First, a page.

LENOIR CITY, Tenn. (WATE) – Many families in the Gulf are saying goodbye to their homes and possessions as they evacuate because of Hurricane Harvey.
More than 50 volunteers with the Knoxville American Red Cross are on standby to respond and disaster relief trucks that are stocked with medical and emergency supplies are also ready to deploy at any time.
Seeing the forecasts and news of Hurricane Harvey are bringing back a flash of heartbreaking memories for those who’ve lived through Hurricane Katrina. One Loudon County family, originally from New Orleans, says they’re sending their prayers to families in the storm’s path as they brace for the worst.
Lenoir City is home now for the Diaz family. It has been for years now, and they say it’s hard to believe within just a few days it will mark 12 years since Hurricane Katrina destroyed so much in Louisiana.
Picture after picture scrolled through a slideshow the Diaz family played on their television.
“Two or three blocks down, there were houses on top of each other,” said Vincente Diaz.
The slideshow is a diary of sorts, they played on Friday, blinking back tears as they remembered Hurricane Katrina.
“It’s heartbreaking. I just wanted to cry and I might cry now,” said Karen Diaz.
They say back then, each family had a story, one that was always worse and at the time they decided to evacuate.
“My mom said, ‘You know I went through Hurricane Betsy and there was only flooding in the street. I’ll be alright.’ And we said, ‘No, mom. You’re coming with us.’ She would’ve never survived,” said Karen Diaz.
The Diaz home survived with just wind damage, but their mother’s was submerged eight feet of water which took from the night of the storm in August 2005 to November 1 of that year to recede.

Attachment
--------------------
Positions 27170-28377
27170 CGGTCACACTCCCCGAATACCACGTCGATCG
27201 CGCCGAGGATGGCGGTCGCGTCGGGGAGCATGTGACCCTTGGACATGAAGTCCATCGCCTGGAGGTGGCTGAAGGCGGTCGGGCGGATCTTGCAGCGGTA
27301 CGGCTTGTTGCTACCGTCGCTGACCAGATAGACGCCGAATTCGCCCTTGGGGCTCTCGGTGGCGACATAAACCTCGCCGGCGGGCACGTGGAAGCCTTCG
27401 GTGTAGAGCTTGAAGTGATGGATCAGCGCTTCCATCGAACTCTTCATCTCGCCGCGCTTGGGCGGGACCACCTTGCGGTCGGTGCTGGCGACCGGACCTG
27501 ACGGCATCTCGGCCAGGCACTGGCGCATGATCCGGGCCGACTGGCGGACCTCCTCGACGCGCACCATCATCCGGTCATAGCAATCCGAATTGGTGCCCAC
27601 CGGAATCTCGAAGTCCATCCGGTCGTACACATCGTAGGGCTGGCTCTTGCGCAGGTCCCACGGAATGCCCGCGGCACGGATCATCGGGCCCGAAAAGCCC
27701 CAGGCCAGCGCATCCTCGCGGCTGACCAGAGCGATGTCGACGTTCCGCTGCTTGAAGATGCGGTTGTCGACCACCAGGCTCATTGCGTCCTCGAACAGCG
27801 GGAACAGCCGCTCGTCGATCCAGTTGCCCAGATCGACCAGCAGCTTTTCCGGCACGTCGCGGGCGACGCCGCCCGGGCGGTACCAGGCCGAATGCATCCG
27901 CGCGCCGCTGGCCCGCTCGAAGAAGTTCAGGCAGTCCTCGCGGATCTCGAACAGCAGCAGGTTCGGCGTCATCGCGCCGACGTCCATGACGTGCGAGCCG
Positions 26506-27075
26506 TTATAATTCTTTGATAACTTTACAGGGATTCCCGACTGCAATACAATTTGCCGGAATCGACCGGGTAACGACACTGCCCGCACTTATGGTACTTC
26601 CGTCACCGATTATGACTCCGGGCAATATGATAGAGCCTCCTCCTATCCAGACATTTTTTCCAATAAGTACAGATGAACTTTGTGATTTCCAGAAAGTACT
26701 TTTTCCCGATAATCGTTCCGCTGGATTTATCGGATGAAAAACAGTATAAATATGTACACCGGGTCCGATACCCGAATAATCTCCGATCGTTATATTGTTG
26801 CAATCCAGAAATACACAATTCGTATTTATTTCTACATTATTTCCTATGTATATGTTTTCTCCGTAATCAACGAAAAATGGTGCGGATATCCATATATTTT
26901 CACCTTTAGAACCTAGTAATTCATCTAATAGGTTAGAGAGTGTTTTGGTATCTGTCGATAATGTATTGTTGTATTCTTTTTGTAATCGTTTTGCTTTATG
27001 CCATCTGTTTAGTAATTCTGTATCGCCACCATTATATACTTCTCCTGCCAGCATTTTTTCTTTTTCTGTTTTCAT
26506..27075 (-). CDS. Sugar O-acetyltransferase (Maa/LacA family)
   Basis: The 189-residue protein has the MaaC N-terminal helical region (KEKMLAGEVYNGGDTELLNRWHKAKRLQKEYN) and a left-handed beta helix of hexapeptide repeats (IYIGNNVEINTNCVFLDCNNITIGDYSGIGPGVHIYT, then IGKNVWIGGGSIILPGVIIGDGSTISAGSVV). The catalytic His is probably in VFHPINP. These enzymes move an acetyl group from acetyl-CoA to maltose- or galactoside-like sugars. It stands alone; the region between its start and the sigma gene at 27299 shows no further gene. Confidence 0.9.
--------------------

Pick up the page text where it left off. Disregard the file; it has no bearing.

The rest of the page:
Watching the slideshow of pictures is also a reminder for the family of the hurricane threatening the gulf.
“We know what it’s like and it breaks my heart,” added Karen Diaz.
That’s why they’re now praying for everyone, especially those not wanting to evacuate.
“Playing it like you can survive this, you can’t. You really can’t. You need to get out of the way and come back later to pick up the pieces,” said Vincente.
The Diaz family can remember all the help they received back in 2005 and know it’s something homeowners in the gulf will encounter too.
“People are good-hearted people out there and they will help,” said Karen.
A number of sheltesr are ready to open up in the gulf. If you’re wondering how you can help families who may be displaced, the American Red Cross saying the best way to help families recover is to donate. You can do it online here or call 1-800-RED CROSS. To make a $10 donation, you can text the word REDCROSS to 90999.